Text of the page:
There was a peasant farmer in old Russia standing at the side of the road, weeping profusely. As he stood there, the Czar happened to pass by in his royal coach. The Czar saw the peasant, and when he noticed him weeping, he stopped his chariot to inquire what was wrong. The man tearfully explained that he had no land to farm, and thus he and his family were starving. The Czar, touched by this man’s misfortune, pulled out a stake from his chariot and drove it into the ground. He then gave the peasant three more stakes and instructed him: “Walk as far as you wish, and then drive this stake into the ground. Turn, walk again as far as you wish, and then place the next stake in the ground. Finally, turn again and walk as far as you’d like before placing the last stake in the ground. The land between the four stakes will be yours as a gift from me, the Czar.”

He had been controlling himself for so long, had come so far, but he just couldn’t hold himself back anymore. Everyone else was asleep, so no one else would even have to know. Internally, he was struggling, pulled in every direction, unable to make a decision. On the one hand, there was a convincing and confident voice persuading him to do it, to give in to the urge: “If you eat it, it will feel so good!” On the other hand, there was a quieter, more subtle voice attempting to use reason and judgment. “But this is ridiculous. It’s wrong, destructive, childish, just foolish. You’ve done this before, and hated yourself afterwards; you felt disgusted, ashamed. You know that you’ll feel the very same way in about five minutes if you do it again. This has never ended well for you.” As a bead of sweat drips down the side of his cheek and he stares at the chocolate cake, he tries to weigh his options.

Imagine you are on a train, traveling toward your destination. You look to your right and see a fellow passenger. Attempting to be friendly, you ask him where he’s heading. He shrugs his shoulders and says, “I don’t know.” Confused, you ask again. He repeats, “I’m just riding the train. I don’t know where I’m going.” At this point, you begin to wonder if this guy is out of his mind. Who goes on a train without a destination in mind?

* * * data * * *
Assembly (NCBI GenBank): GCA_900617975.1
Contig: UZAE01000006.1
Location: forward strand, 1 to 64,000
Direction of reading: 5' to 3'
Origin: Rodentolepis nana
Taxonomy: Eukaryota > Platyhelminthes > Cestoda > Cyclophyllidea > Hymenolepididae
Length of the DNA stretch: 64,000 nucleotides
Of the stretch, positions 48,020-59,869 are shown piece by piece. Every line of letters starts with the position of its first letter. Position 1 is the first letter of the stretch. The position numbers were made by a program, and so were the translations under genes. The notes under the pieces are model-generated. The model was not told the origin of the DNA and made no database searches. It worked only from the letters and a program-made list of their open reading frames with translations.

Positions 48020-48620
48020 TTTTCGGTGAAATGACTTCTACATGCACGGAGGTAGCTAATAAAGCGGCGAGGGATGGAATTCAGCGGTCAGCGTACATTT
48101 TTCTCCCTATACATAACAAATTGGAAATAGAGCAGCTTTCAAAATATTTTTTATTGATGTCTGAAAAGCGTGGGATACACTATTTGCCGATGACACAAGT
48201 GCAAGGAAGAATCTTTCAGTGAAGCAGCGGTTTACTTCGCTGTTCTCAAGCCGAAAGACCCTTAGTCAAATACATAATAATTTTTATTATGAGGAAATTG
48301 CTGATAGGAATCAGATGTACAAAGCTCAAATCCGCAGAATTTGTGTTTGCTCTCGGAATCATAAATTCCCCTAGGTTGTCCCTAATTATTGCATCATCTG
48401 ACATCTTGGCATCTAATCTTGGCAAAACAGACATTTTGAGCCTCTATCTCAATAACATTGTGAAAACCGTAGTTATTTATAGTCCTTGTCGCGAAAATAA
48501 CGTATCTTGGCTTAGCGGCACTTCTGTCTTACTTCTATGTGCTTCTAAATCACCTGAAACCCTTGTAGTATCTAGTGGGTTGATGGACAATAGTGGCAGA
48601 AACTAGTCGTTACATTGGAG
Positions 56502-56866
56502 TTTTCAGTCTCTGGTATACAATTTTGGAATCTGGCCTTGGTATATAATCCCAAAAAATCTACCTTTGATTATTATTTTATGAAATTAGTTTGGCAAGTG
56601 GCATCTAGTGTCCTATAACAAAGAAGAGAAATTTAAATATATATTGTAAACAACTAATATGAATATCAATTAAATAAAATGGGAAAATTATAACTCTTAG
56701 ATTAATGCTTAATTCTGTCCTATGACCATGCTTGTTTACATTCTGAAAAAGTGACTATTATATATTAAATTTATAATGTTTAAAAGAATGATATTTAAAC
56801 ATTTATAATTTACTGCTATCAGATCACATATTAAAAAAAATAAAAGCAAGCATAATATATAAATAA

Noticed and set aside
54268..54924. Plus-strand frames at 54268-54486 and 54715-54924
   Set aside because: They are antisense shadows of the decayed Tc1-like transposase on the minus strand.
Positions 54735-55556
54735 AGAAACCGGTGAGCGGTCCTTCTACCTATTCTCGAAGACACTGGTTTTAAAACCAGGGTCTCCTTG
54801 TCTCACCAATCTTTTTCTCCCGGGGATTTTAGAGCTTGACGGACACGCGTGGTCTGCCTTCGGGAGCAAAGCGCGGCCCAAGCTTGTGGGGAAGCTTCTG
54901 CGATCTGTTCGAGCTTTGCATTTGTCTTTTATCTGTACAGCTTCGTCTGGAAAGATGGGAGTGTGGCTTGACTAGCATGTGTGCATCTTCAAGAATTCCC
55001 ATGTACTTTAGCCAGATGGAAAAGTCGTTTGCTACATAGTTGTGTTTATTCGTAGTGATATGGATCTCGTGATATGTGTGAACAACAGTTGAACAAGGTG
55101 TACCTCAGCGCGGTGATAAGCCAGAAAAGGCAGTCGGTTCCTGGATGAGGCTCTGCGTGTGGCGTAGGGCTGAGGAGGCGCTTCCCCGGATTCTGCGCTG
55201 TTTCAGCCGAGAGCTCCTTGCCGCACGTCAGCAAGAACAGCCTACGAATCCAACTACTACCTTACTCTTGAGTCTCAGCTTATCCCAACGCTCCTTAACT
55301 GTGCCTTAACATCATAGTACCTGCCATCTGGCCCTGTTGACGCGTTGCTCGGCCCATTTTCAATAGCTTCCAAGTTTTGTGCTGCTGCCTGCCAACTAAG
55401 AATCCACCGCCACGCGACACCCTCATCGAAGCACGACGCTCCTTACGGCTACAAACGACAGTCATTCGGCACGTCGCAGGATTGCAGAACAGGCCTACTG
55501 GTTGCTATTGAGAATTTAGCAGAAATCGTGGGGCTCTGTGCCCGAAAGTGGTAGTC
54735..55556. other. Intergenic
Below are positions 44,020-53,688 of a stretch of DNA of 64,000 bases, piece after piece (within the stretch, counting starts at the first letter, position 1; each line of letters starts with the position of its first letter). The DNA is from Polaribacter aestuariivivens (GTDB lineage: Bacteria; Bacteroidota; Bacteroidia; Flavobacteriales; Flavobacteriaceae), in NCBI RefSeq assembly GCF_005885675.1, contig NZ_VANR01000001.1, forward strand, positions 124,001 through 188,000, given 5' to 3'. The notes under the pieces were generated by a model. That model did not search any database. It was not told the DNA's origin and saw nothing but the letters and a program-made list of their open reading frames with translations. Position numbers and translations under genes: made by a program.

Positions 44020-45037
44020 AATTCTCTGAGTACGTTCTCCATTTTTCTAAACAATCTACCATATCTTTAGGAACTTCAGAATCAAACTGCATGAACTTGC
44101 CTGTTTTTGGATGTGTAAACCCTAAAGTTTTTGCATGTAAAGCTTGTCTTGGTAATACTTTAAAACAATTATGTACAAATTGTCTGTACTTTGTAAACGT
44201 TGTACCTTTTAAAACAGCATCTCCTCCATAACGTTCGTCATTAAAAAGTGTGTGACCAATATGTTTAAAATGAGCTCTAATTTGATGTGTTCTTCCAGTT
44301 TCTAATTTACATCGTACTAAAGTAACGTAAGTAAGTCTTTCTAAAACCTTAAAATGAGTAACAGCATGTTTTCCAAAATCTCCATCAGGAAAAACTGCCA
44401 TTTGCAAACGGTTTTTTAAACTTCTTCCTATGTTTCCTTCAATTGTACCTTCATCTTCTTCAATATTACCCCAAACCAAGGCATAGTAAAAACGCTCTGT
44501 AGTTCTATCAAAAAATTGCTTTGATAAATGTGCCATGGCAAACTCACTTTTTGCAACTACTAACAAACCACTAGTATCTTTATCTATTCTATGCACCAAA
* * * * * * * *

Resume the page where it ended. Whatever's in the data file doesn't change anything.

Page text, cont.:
HaGaon HaRav Gershon Edelstein, Shlita, in Video Address, HaGaon HaRav Moshe Hillel Hirsch, Shlita, and HaGaon HaRav Dovid Cohen, Shlita, Give Powerful Practical Guidance

It was an unforgettable scene. Thousands of bachurim, all the same age, converged on the Armanot Chen Halls in Bnei Brak to hear guidance from senior Gedolim at Dirshu’s annual “Seder Hachana” event. The upstairs floor of the hall, the downstairs floor of the hall, the streets and all the environs around the hall were full of bachurim. Those who could not get in, watched the addresses on screens. The bachurim, who are concluding yeshiva ketana and will be attending yeshiva gedolah this coming Elul, came in droves, anxious to quench their thirst for guidance, at this pivotal stage in their lives.

Program Designed with the Guidance of Poskei Hador, of Previous Generation, Rav Elyashiv, Rav Wosner and Rav Nissim Karelitz

It hasn’t happened in five years, but now it is happening. Dirshu is again opening registration for its highly successful Kinyan Halacha program, a five-year structured program wherein avreichim learn and are comprehensively tested on all the material in Shulchan Aruch Yoreh De’ah required to obtain semicha along with select parts of Shulchan Orach Chaim. Those aspiring to gain a comprehensive knowledge of the sugyos and halachos learned for semicha, both in America and Eretz Yisrael, are applying for permission to enroll in the coveted program.

In addition to gaining sage advice from the Gedolim of Eretz Yisrael, the thousands of bachurim at the kinnus merited to hear words of chizuk and guidance from senior American roshei yeshiva as well. They heard from the zekan roshei yeshiva in America, HaGaon HaRav Shmuel Kamenetsky, shlita, who delivered an audio recording specifically for this event, and from HaGaon HaRav Yitzchok Sorotzkin, shlita, who gave over divrei chizuk via video.